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Parshas Selach- The Miraglim's Negative Vibes

Written by Shai Rose, 17/6/2019

As the nation stood at the threshold of Eretz Yisrael and Moshe told them that it was time for them to conquer it, a pivotal, incident took place. Twelve of the truly great leaders of the nation, one from each tribe, known as the Meraglim, went to survey the land-- and came back with a report that demoralized the people and caused them to lose faith in their ability to occupy their divinely ordained inheritance. As a result, the entire generation was condemned to death in the wilderness and Israels entry into the land was delayed for nearly thirty-nine years. The affair of the spies presents many questions, among them: Why was it necessary to send spies, as if God's promise was not sufficient? After the disastrous outcome of this mission, why did Moshe and Yehoshua themselves send similar expeditions? Why did God allow Moshe to send spies? If Moshe was in favor of this stratagem, why did he blame the people for having made this request? Since Moshe gave the spies a detailed list of questions about the land, why were they condemned for telling the truth as they perceived it? Many years later in Devarim, Moshe himself gave equally frightening pictures of the awesome power of the Canaanite nations that were waiting to fight the Jews; why, then, were they spies punished for saying essentially the same thing? 

The story of the spies immediately follows the incident of Miriam's criticism of Moshe and her punishment for it. According to Rashi, although the spying mission took place shortly after her experience had taught the nation the gravity of gossip, nevertheless, the wicked spies did not learn their lesson and were not deterred from slandering the land. When the spies came back after their forty-day tour of the land, they should have reported to Moshe, who had sent them; instead they made their comments in a loud public voice. In view of the account in Devarim that the entire nation demanded harshly of Moshe that he send a spying expedition, it is understandable why the report was made in such a public fashion. The people felt entitled to hear the results.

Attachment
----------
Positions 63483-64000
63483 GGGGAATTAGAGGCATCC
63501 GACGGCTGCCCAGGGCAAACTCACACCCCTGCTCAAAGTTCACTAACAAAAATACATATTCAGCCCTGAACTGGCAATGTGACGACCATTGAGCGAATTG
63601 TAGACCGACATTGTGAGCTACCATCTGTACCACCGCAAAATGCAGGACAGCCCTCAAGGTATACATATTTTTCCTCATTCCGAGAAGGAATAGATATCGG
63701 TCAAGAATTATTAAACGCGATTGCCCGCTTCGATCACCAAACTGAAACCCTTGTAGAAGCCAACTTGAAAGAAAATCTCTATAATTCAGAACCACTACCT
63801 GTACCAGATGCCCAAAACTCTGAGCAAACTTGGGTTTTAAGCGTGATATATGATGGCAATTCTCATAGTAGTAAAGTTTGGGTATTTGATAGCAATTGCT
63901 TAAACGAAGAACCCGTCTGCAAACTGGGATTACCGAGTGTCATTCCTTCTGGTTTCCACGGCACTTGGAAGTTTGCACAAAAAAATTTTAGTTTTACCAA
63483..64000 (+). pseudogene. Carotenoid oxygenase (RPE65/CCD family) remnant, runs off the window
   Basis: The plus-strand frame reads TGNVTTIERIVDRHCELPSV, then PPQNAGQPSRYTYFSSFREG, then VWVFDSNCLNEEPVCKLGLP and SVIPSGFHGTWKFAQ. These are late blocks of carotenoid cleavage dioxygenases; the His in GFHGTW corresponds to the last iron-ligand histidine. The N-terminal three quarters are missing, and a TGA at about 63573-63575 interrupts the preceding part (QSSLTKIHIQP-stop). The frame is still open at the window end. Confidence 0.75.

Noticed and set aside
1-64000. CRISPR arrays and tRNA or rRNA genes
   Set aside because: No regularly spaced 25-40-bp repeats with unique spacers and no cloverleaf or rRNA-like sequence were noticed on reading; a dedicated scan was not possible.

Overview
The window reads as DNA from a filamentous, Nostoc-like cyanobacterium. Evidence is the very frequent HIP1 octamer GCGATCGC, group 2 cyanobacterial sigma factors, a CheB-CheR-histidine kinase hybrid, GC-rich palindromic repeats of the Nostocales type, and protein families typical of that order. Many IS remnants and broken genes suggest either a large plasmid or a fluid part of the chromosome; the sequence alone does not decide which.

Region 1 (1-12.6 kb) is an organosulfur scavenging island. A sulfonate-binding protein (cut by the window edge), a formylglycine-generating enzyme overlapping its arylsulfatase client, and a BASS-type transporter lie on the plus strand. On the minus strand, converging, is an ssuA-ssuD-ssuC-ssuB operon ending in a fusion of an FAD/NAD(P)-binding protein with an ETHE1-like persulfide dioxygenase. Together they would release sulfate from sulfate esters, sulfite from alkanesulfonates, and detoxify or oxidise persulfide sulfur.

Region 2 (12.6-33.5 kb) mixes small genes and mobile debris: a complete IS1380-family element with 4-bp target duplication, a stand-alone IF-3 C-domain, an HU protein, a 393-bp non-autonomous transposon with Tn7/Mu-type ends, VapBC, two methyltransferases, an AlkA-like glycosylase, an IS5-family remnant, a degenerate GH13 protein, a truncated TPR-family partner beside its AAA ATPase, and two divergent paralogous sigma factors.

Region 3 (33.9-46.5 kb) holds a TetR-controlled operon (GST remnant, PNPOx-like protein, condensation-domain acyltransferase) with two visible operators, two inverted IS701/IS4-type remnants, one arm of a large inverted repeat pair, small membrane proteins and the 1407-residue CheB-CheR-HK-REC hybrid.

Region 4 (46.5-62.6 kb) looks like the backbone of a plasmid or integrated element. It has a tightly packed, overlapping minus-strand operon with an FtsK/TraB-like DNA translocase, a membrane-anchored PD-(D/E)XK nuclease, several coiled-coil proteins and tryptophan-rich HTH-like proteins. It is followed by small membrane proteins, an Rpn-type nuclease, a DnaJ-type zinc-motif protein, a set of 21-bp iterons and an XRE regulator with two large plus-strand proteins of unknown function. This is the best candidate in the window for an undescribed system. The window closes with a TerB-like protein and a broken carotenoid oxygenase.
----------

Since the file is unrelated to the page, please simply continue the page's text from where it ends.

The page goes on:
On the surface it seemed like spies did nothing wrong. They went to observe the land and to describe how they felt about it. Ramban comments that the key word in their report to show their lack of faith was "Efes", "but". They should have continued to state the facts. By using a word that implies a contradiction to the optimism of their first two sentences, they were, in effect, telling the nation that no matter how rich and blessed the land was, it was beyond their riches. The spies were advising the nation to not even attempt to assault Canaan. After the spies mentioned how scary Amalek was, the entire nation turned against Moshe. We could learn a very important lesson here. You have to be careful of rumors. True or not, they could really hurt someone for a very, very long time. 

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